Making Lakbay Aral more relevant
The running joke around the customary school field trips, which have now been given a patina of contrived relevance and nationalism by the seemingly profound term Lakbay Aral, is that they are really designed to provide our students valuable lessons on consumerism and mindless entertainment. This is why students on these field trips invariably end up at some mall or at the set of a local television game or gossip show.
I expect the Ayalas, the Sys and the Gokongweis of this world to argue that their shopping malls are also ideal destinations for students who have ventured out of their classrooms to learn about the real world. As someone who also spends inordinate amounts of time in malls, I feel I am not qualified to argue against malls as venue for educational pursuits. I do grant that some malls have at least gone out of their way to put up science exhibition halls, mount entertainment shows that are not of the usual mindless variety that we see on television, build play areas, and in general have made their malls conducive or at least friendlier and safer for large numbers of students at any given time.
Over at the Mall of Asia, for example, is a truly marvelous science discovery area which features a giant dome where one can view science feature films that are shown using state-of-the-art projection technology. It’s definitely a major leap from the now ancient one-dimensional film shows at the old planetarium at Rizal Park. The area likewise offers a number of tiny rooms where natural phenomena, such as earthquakes, are simulated using advanced technology. The downside is that the venue charges an arm and a leg that’s obviously beyond the means of public school students.
What’s more, they tend to cram too many schoolchildren into the venue so the kids end up being rushed around and their learning experience is limited to a cursory walk-through rather than an actual multi-sensory immersion. One can only wish that the administrators of the mall tried to balance commerce with social considerations and try not to accept too many field trips in a day so that kids are given more time to enjoy their facilities.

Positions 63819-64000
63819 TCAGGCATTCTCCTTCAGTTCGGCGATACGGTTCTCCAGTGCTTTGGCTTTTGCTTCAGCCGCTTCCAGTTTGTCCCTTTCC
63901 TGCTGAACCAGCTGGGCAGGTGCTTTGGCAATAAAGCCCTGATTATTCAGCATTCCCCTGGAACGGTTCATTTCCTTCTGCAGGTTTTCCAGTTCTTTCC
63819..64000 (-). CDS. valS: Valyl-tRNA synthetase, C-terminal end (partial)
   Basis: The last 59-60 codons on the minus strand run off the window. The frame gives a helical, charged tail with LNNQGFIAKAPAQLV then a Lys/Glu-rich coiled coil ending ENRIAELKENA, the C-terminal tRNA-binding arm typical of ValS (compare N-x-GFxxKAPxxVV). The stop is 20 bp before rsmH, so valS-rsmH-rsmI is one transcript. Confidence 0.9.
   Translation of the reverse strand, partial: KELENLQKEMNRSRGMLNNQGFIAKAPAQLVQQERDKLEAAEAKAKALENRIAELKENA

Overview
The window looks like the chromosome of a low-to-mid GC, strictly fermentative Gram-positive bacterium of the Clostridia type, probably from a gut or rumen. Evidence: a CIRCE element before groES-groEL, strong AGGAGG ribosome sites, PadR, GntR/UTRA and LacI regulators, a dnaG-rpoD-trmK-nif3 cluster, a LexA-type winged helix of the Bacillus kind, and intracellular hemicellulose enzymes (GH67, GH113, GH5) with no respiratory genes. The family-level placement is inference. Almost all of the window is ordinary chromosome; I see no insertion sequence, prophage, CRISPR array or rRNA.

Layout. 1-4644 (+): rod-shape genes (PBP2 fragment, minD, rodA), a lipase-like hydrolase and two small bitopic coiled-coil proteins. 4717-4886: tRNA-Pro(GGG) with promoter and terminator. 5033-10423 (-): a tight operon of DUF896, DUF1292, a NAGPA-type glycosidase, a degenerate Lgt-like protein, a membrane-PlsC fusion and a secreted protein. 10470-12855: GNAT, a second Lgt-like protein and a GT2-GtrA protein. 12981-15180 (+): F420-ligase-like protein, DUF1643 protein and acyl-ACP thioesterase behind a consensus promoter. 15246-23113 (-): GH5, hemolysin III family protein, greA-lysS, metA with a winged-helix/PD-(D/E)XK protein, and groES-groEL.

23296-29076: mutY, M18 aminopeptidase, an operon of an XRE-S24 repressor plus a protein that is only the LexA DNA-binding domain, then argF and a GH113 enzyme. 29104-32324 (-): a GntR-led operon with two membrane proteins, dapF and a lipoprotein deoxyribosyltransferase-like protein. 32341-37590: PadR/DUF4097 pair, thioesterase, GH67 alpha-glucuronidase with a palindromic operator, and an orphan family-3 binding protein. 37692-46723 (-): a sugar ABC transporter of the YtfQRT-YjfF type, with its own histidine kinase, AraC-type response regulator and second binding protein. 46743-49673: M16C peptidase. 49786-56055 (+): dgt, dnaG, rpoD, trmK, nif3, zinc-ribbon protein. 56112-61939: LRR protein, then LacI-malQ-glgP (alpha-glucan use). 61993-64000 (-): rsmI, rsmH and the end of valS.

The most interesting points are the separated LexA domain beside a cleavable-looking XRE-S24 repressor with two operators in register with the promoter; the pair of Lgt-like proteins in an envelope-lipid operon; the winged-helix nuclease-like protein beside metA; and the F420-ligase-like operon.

Despite my misgivings about reinforcing materialistic values on our kids, I do grant that there are some limited benefits in bringing our children to some malls for educational trips. This becomes painfully obvious when we consider that the state of the usual venues for field trips such as the public zoo, our parks and other public recreation areas are in various stages of decay. The last time I brought my young nephews and nieces to the Manila Zoo, I got so depressed at the miserable conditions that are being passed of as habitat that the trip became a lesson on how not to treat animals.
If anyone out there wants to argue about how irrelevant the Manila Zoo has become, I’d like to point out to them one very glaring fact. We probably have the only zoo in the world were vendors that sell birds—mostly chicks and mayas dyed a deep shade of red, purple and blue—are allowed within the premises. The process involved in dyeing those birds is something that must be akin to the old water torture method. Gross and extremely unkind, I know.
My main beef with using malls as venues for educational field trips for children is that most of our malls were not primarily architecturally designed to be such. For example, I doubt if Glorietta and Megamall were designed to accommodate hundreds of rowdy and overexcited schoolchildren accompanied by only a few harassed adults at a given time.